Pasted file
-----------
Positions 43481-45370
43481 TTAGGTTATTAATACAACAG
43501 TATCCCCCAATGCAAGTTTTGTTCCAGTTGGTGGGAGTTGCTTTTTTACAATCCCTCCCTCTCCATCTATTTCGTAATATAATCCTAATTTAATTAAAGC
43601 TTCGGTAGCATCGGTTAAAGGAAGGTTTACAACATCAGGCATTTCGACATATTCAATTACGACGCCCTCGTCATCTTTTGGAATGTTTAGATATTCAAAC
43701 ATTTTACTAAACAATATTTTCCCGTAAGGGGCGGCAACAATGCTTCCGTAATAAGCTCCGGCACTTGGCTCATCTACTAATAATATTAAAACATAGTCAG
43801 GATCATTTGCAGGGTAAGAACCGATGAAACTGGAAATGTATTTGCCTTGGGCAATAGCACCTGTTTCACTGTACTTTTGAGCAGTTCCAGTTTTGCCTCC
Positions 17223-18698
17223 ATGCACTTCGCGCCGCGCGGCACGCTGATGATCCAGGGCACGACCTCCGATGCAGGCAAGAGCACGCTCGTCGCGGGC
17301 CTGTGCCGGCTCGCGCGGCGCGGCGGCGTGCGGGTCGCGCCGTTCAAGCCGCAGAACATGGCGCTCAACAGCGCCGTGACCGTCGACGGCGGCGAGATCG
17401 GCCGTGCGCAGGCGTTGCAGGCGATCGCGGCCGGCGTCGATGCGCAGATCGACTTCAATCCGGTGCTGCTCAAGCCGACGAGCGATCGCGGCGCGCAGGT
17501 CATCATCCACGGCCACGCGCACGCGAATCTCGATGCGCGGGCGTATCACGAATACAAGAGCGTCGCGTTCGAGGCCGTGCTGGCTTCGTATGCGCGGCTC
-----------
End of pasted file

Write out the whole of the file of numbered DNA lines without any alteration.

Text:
Positions 43481-45370
43481 TTAGGTTATTAATACAACAG
43501 TATCCCCCAATGCAAGTTTTGTTCCAGTTGGTGGGAGTTGCTTTTTTACAATCCCTCCCTCTCCATCTATTTCGTAATATAATCCTAATTTAATTAAAGC
43601 TTCGGTAGCATCGGTTAAAGGAAGGTTTACAACATCAGGCATTTCGACATATTCAATTACGACGCCCTCGTCATCTTTTGGAATGTTTAGATATTCAAAC
43701 ATTTTACTAAACAATATTTTCCCGTAAGGGGCGGCAACAATGCTTCCGTAATAAGCTCCGGCACTTGGCTCATCTACTAATAATATTAAAACATAGTCAG
43801 GATCATTTGCAGGGTAAGAACCGATGAAACTGGAAATGTATTTGCCTTGGGCAATAGCACCTGTTTCACTGTACTTTTGAGCAGTTCCAGTTTTGCCTCC
Positions 17223-18698
17223 ATGCACTTCGCGCCGCGCGGCACGCTGATGATCCAGGGCACGACCTCCGATGCAGGCAAGAGCACGCTCGTCGCGGGC
17301 CTGTGCCGGCTCGCGCGGCGCGGCGGCGTGCGGGTCGCGCCGTTCAAGCCGCAGAACATGGCGCTCAACAGCGCCGTGACCGTCGACGGCGGCGAGATCG
17401 GCCGTGCGCAGGCGTTGCAGGCGATCGCGGCCGGCGTCGATGCGCAGATCGACTTCAATCCGGTGCTGCTCAAGCCGACGAGCGATCGCGGCGCGCAGGT
17501 CATCATCCACGGCCACGCGCACGCGAATCTCGATGCGCGGGCGTATCACGAATACAAGAGCGTCGCGTTCGAGGCCGTGCTGGCTTCGTATGCGCGGCTC